Power line opponents not optimistic about mediation

NYRI and opponents meet at conference

By FRITZ MAYER

ALBANY, NY — Opponents of the proposed new power line that would traverse the region have expressed doubts that the mediation process now underway will produce any agreement between themselves and the power line company.

The New York Public Service Commission (PSC) began the process with a meeting in Albany on January 25, which was held to lay the ground rules about how the process will unfold.

“If the parties can voluntarily come together on certain issues, it is a more efficient way to move forward,” said state Public Service Commission spokeswoman Ann Dalton.

But according to at least two opponents, the parties are not likely to come together.

Troy Bystrom said that his group, the Upper Delaware Preservation Coalition (UDPC), is being represented in the process by its legal team, and the UDPC plans to “ensure that New York Regional Interconnect (NYRI) meets the strictest criteria” in conducting studies ordered by the PSC. Bystrom was not optimistic about progress. He wrote in a statement, “Although many parties are participating in mediation, it is doubtful that any sort of agreement will actually be reached due to the scope of damage this project will inflict on the cultural, environmental and economic resources of the entire region. We look at this as an opportunity to gain more information about the project.”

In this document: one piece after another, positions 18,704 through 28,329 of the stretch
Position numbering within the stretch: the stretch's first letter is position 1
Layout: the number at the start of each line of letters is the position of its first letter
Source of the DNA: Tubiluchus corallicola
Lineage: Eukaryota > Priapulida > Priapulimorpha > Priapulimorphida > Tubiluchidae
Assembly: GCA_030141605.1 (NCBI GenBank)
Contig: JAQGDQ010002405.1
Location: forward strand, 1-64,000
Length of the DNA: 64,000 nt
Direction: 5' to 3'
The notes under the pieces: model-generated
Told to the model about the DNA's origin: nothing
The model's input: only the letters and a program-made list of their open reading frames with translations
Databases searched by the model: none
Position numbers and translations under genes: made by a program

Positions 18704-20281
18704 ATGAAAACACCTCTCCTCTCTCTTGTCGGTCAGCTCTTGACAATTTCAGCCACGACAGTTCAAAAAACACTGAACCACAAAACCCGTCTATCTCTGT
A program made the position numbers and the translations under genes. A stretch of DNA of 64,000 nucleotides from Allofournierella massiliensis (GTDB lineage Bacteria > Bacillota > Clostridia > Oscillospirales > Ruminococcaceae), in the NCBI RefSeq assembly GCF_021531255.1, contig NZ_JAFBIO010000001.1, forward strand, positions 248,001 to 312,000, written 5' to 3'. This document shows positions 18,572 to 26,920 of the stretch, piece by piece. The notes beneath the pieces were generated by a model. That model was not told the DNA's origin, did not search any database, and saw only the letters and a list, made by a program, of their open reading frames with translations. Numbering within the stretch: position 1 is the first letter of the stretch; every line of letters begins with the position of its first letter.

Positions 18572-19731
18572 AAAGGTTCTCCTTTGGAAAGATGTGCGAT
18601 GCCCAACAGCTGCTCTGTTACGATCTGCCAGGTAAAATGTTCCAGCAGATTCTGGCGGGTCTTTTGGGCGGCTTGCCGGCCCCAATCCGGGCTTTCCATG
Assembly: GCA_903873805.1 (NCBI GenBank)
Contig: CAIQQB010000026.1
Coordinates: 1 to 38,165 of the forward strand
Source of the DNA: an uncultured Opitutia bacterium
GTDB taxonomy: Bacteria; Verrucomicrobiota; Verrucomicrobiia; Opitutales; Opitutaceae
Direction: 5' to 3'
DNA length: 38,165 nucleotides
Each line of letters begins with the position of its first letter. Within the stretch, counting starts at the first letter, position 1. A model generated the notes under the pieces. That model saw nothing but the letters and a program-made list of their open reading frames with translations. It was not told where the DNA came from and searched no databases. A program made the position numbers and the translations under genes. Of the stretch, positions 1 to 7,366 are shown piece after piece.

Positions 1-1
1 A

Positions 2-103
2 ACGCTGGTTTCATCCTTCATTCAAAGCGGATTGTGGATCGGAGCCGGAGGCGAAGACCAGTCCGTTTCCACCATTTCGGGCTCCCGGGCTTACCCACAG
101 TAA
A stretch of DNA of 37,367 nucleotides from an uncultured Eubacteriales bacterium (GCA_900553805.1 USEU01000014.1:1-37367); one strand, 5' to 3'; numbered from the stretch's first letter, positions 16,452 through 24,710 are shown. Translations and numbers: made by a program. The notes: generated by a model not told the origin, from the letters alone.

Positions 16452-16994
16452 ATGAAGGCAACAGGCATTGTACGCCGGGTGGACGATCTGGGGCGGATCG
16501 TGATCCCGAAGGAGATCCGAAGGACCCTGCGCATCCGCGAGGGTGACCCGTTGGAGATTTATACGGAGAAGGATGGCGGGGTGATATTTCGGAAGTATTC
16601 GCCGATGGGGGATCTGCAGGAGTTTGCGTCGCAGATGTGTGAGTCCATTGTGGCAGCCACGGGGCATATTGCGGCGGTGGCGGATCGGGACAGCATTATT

Mike Steiger of Upstate New York Citizens Alliance, which is also battling the power line, agreed with that assessment. He told the Utica Observer-Dispatch that while the group is participating in the mediation process, “I doubt very much that there will be any agreement.”

The issues being discussed in the mediation process involve the level of detail that will be reached in studies regarding the visual impact of the power line, its impact on threatened and endangered species, alternatives to the power line and its cumulative impact on the state and its residents.

The difference between what NYRI wants to do, and what opponents are demanding, is substantial. For instance, in the area of visual impact, NYRI would like to study six locations along the proposed 190-mile route, while opponents want a much more substantive study that would encompass the entire route.

Dalton of the PSC said the mediation effort covers only a small portion of the details that remain to be addressed in NYRI’s application process. If the various parties involved in mediation do not reach agreement, the Article X process for the citing of energy lines will move forward regardless, with the PSC determining the parameters of the studies.

In the meantime, the PSC does not have a completed application from NYRI, and the agency can’t begin to consider the merits of the project until the application is complete.